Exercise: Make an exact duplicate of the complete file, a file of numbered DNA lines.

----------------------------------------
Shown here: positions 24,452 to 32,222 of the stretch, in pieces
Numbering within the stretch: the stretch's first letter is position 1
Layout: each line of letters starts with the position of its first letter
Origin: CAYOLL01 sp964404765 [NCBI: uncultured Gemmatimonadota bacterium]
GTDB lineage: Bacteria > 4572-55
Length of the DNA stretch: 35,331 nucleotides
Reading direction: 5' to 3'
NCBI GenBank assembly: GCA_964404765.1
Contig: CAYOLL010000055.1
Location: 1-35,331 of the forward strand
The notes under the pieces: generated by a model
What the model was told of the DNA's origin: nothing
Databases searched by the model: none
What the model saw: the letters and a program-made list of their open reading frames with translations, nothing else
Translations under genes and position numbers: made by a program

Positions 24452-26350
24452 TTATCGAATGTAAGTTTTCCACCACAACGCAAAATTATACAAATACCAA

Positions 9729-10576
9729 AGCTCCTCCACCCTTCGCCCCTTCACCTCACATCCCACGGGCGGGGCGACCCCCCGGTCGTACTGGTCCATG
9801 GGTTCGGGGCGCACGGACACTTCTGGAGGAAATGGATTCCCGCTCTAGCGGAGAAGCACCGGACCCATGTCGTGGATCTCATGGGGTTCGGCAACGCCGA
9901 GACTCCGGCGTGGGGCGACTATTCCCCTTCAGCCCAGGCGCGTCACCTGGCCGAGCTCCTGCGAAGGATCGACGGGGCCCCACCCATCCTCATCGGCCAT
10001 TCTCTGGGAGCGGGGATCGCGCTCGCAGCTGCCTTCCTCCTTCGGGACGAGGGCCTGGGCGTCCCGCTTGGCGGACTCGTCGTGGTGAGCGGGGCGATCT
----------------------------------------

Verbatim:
Shown here: positions 24,452 to 32,222 of the stretch, in pieces
Numbering within the stretch: the stretch's first letter is position 1
Layout: each line of letters starts with the position of its first letter
Origin: CAYOLL01 sp964404765 [NCBI: uncultured Gemmatimonadota bacterium]
GTDB lineage: Bacteria > 4572-55
Length of the DNA stretch: 35,331 nucleotides
Reading direction: 5' to 3'
NCBI GenBank assembly: GCA_964404765.1
Contig: CAYOLL010000055.1
Location: 1-35,331 of the forward strand
The notes under the pieces: generated by a model
What the model was told of the DNA's origin: nothing
Databases searched by the model: none
What the model saw: the letters and a program-made list of their open reading frames with translations, nothing else
Translations under genes and position numbers: made by a program

Positions 24452-26350
24452 TTATCGAATGTAAGTTTTCCACCACAACGCAAAATTATACAAATACCAA

Positions 9729-10576
9729 AGCTCCTCCACCCTTCGCCCCTTCACCTCACATCCCACGGGCGGGGCGACCCCCCGGTCGTACTGGTCCATG
9801 GGTTCGGGGCGCACGGACACTTCTGGAGGAAATGGATTCCCGCTCTAGCGGAGAAGCACCGGACCCATGTCGTGGATCTCATGGGGTTCGGCAACGCCGA
9901 GACTCCGGCGTGGGGCGACTATTCCCCTTCAGCCCAGGCGCGTCACCTGGCCGAGCTCCTGCGAAGGATCGACGGGGCCCCACCCATCCTCATCGGCCAT
10001 TCTCTGGGAGCGGGGATCGCGCTCGCAGCTGCCTTCCTCCTTCGGGACGAGGGCCTGGGCGTCCCGCTTGGCGGACTCGTCGTGGTGAGCGGGGCGATCT